Earlier this month, Barrett's campaign ran a negative ad criticizing Walker for failing to care for "our most desperate" vulnerable, and needy individuals. Barrett's ad drew attention to problems at the Mental Health Complex, an issue that already dominates the news. The irony, however, should not be lost on us. While Barrett is attacking Walker for neglecting the vulnerable and needy, he has emergent problems of his own with Milwaukee's 911 radio system - a system that the vulnerable and needy heavily rely upon.
This past week, Milwaukee's "Opensky" digital radio system went off-line for 30 minutes. Opensky is a high-tech, cutting-edge, 14 million dollar wireless communications system purchased by the city of Milwaukee in 2003.
Since its inception, Opensky has been riddled with problems including faulty equipment, radio dead spots, and most recently a complete blackout for 30 minutes. Citizens for Responsible Government, a conservative advocacy group, released reports showing at least 240 incidents where Opensky had failed. And there have been hundreds of internal complains filed by Milwaukee police officers. They system is an exorbitant failure.
Last week, a vendor from Harris Corporation, Opensky's manufacture, accessed Opensky from a remote location. This tripped Opensky's security causing a complete shutdown for 30 minutes. Without access to radios, police used their cellphones and squad computers to transmit incident information.
This is not the first time that Opensky jeopardized the lives of police officers. Last year, two officers could not hear the dispatcher giving them an address where another officer was shot. In fact, communication dead spots have caused so much concern that Sergeant Willie Murphy earned himself a 20 day suspension for trying to organize a protest until the problems were corrected. And MPD officer Gary Cole confessed that throwing the radio out the window would have been a better solution than keeping it.
Radio failure is a serious problem. According to Mark Buetow, vice president of the officer's union, a radio is the most important piece of equipment in their toolbox. He said that people think that the police take out their guns from their holsters all the time, but in reality they use their radios every hour of the day. Without radio communication, they cannot issue maydays, cannot call for backup, and cannot inform dispatchers of their location. It can get awfully dangerous in Milwaukee quickly if the police cannot communicate with each other on the fly.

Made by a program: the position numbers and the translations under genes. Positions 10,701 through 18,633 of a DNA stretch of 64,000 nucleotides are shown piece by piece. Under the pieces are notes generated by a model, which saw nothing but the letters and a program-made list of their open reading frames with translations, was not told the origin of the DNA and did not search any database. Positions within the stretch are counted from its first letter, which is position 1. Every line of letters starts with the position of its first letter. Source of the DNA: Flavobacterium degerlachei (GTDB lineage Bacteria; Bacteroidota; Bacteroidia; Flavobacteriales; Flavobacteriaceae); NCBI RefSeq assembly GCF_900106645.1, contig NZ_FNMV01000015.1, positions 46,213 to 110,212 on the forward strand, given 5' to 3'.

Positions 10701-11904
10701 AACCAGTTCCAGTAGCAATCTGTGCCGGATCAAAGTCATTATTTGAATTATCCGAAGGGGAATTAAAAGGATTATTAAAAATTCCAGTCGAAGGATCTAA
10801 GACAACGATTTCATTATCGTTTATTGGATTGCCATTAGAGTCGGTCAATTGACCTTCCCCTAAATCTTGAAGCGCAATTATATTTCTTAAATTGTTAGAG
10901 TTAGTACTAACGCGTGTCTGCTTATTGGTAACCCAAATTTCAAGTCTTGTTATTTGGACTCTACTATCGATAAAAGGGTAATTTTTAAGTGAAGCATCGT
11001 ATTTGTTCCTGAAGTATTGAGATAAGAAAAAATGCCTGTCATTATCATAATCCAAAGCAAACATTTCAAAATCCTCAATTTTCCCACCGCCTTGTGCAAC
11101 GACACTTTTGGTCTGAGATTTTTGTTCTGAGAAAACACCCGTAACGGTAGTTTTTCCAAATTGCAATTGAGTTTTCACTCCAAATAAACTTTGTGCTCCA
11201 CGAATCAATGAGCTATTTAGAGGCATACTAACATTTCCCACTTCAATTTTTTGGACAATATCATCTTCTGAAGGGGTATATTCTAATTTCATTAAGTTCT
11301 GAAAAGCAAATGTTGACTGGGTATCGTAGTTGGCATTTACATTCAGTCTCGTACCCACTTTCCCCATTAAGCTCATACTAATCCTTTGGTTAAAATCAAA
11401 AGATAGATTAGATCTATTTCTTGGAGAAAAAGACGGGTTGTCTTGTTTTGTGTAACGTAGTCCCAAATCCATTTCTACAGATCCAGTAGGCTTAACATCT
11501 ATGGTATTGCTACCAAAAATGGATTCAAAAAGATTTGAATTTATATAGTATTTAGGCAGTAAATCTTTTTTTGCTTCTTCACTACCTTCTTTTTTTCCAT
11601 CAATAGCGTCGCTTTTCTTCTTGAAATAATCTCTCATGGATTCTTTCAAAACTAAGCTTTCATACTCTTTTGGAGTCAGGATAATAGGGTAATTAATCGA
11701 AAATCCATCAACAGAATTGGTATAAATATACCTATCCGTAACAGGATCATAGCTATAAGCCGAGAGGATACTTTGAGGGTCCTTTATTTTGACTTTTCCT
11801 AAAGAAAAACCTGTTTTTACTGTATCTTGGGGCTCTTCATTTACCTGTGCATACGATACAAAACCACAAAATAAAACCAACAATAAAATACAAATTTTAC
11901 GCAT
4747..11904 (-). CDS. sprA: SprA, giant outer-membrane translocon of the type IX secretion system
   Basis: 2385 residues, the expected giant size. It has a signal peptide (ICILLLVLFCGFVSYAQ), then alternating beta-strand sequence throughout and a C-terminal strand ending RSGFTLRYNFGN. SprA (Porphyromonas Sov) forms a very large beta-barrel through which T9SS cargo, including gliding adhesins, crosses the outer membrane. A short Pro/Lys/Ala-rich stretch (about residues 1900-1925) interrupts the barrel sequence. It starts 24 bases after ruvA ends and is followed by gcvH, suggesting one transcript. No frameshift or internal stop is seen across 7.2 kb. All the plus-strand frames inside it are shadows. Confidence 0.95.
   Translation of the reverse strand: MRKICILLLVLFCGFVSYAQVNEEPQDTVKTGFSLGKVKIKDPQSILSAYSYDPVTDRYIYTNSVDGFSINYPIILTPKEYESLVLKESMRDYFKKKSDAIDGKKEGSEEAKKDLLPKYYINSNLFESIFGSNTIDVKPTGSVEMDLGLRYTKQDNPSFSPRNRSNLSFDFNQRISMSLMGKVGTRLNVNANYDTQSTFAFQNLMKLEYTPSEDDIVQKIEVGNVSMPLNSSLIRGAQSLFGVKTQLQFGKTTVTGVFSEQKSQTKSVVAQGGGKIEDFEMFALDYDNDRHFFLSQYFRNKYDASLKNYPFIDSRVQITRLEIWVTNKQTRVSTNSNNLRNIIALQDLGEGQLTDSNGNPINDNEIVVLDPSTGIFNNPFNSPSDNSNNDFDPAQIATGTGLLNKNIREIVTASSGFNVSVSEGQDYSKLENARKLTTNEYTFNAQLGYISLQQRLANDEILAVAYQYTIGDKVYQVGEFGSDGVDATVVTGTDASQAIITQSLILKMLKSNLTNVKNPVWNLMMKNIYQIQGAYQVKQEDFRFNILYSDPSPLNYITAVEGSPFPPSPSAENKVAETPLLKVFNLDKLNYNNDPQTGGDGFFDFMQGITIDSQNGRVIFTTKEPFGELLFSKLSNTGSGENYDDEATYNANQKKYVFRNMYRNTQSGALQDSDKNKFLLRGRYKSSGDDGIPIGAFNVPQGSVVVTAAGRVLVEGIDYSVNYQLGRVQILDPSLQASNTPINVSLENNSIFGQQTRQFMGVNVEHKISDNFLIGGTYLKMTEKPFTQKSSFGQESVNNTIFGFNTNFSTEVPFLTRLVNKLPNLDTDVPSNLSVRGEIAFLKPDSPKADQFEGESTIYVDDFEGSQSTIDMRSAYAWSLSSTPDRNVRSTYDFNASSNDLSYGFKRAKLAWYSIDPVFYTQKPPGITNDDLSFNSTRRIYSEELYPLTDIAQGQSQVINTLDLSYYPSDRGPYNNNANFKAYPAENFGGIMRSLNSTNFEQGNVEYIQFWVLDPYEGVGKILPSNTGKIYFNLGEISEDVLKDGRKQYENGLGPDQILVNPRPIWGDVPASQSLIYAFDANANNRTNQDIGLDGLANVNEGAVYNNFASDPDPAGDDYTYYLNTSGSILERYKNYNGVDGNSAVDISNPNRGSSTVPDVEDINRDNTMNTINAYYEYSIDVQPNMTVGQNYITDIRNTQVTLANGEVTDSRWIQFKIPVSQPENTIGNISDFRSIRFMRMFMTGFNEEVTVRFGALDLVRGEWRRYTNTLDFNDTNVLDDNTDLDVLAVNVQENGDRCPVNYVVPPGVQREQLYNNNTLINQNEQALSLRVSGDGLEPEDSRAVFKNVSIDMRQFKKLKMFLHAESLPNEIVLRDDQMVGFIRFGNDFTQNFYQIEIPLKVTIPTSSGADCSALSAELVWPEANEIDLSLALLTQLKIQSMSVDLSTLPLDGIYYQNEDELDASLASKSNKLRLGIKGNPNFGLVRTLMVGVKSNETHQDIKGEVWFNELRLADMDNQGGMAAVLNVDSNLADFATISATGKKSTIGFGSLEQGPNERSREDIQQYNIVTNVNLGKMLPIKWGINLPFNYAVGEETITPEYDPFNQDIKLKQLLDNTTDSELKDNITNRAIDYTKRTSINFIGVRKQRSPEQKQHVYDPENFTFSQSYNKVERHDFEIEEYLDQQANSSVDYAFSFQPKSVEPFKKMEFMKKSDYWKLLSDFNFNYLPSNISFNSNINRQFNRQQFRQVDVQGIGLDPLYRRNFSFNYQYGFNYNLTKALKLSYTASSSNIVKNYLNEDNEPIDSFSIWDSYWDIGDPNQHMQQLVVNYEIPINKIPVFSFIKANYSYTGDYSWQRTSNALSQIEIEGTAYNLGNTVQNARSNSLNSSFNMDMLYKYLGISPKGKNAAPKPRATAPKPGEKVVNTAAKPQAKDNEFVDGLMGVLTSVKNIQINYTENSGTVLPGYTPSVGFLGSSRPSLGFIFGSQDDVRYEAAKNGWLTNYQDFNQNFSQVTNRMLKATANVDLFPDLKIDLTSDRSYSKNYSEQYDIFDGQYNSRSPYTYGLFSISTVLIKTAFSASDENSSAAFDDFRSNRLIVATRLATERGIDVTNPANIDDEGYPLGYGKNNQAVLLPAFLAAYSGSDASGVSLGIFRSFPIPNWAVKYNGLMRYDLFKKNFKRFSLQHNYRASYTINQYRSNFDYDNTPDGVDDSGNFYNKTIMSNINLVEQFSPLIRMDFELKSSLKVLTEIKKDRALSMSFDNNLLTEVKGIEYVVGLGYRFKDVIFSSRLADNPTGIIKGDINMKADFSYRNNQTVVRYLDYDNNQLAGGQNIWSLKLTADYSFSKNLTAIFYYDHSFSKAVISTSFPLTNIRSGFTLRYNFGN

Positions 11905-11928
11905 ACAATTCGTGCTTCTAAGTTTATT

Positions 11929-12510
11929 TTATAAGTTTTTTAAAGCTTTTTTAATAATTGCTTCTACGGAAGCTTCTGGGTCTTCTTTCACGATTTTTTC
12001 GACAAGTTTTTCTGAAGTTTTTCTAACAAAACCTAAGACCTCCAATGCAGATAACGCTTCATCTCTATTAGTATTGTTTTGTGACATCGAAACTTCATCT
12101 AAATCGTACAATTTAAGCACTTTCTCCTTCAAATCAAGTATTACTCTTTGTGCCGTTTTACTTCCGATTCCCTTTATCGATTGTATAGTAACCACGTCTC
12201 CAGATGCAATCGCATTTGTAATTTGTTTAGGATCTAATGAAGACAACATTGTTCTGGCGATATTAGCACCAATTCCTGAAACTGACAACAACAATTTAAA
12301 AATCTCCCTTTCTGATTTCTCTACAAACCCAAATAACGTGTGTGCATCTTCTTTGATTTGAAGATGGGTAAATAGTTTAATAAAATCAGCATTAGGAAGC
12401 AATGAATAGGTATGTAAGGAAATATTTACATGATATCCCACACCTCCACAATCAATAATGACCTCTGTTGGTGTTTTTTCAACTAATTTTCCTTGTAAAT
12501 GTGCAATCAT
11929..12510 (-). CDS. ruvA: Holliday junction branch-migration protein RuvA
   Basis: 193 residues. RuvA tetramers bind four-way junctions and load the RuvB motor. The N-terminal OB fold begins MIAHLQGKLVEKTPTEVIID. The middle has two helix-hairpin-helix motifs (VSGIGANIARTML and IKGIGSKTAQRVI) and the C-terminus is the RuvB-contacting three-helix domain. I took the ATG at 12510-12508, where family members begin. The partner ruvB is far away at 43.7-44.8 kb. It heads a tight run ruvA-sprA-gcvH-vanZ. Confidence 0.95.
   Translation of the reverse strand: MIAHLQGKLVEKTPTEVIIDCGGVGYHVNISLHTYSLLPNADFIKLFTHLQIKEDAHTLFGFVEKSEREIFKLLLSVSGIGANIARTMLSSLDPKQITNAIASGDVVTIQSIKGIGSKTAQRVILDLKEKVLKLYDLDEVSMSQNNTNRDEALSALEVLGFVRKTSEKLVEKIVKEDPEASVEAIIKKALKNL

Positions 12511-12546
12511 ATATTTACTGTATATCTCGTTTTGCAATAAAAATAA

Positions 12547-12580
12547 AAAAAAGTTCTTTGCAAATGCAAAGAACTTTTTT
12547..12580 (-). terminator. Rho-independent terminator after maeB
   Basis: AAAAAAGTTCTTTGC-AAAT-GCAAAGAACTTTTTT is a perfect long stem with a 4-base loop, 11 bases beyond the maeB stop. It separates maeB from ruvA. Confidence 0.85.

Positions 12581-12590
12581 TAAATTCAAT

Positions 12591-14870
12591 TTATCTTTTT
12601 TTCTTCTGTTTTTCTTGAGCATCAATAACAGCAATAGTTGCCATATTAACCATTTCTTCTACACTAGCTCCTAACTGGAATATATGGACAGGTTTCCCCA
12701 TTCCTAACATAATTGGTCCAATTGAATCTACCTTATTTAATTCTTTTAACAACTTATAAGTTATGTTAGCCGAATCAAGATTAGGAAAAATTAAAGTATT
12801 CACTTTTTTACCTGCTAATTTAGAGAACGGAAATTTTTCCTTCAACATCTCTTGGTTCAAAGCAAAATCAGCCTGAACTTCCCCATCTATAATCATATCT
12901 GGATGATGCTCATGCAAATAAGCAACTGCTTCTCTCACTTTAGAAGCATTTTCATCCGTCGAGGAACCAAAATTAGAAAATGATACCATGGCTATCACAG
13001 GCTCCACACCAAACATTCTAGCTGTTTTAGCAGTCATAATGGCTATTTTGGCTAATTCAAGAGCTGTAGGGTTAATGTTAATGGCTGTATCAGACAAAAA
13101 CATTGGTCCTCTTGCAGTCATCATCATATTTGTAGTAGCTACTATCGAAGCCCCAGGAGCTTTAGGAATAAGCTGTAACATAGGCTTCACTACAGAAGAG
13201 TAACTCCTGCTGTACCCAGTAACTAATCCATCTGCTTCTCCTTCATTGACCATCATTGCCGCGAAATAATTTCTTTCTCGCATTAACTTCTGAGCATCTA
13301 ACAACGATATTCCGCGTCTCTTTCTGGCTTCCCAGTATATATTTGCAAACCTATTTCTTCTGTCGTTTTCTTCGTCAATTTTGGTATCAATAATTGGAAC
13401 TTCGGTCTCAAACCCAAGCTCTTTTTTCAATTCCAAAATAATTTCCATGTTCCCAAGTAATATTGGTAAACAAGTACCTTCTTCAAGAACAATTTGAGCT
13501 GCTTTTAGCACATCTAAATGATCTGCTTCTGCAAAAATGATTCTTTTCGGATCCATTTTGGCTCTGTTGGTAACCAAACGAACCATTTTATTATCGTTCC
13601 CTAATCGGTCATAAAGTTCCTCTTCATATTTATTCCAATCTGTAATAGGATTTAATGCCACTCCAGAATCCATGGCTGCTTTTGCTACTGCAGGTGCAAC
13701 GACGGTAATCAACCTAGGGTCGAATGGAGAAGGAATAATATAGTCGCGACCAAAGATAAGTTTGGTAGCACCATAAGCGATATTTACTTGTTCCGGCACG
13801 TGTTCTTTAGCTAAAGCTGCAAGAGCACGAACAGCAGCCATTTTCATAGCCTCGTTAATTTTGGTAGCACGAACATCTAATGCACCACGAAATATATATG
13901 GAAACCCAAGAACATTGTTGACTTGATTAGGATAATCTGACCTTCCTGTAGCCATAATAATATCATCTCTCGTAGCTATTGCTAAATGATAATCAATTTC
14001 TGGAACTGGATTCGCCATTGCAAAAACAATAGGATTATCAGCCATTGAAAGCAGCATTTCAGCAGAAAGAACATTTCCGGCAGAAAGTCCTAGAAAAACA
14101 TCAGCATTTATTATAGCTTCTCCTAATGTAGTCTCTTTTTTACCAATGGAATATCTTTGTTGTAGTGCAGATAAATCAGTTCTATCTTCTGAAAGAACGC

It stands to reason that seven years of problems with OpenSky is a direct reflection of city management. So naturally, Tom Barrett will have to answer the question of why he continues to spend millions in cost overruns for a radio system that continues to risk the lives of emergency personnel.
Scott Walker, with his gubernatorial megaphone, did not hesitate to criticize Barrett's performance. Walker said that if Opensky cannot be guaranteed to run as it was designed, then it should be scrapped. Barrett shot back immediately accusing Walker of playing politics. But politics aside, scrapping the program isn't really that radical.
Early last year, the state of New York terminated their 2 billion dollar contract using Opensky because the system had unresolved problems - problems with faulty equipment and areas with no signal. Does that sound familiar?
New York decided that the safety of their officers had to come first, so they cut their losses and moved on. In Lancaster Pennsylvania, they used Opensky for more than a decade. However, they terminated their contract in 2008 because Opensky was unlikely to meet minimum acceptable levels of performance and reliability. Lancaster County spent more than $13 million on Opensky though the system never progressed beyond the testing phase; they cut their losses as well.
Similarly, Milwaukee has invested $17 million into Opensky and received 7 years of poor performance and minimal reliability. But unlike Lancaster County and the state of New York, Barrett doesn't want to cut the umbilical cord. One must ask, what would it take to scrap the system? Would an officer's death be enough? Or perhaps a failure to respond to a time-sensitive emergencies like a heart attack or perhaps a stroke? Let's not wait.
When Reporter Patrick McIlheran asked Mayor Barrett, "Who in the city is accountable for supervising the vendor's ongoing bungles", Barrett said it was a question for the police chief. Chief Flynn has publicly accepted responsibility and committed to improving the system.
It's noble of Flynn to fall on Barrett's sword, but Barrett's the one in charge of the city, not Flynn. When Barrett aired ads criticizing Walker for mismanagement at the Mental Health Complex, Walker could have deflected the blame. Instead, he responded with a commercial accepting responsibility and pledging to do better. Barrett, however, has passed the buck.
When Opensky fails to provide the police or firefighters with timely dispatch information, it delays emergency care to citizens having, quite frankly, a very bad day. In the end, Barrett ought to heed the words of his own ad and start caring for the emergent needs of the vulnerable.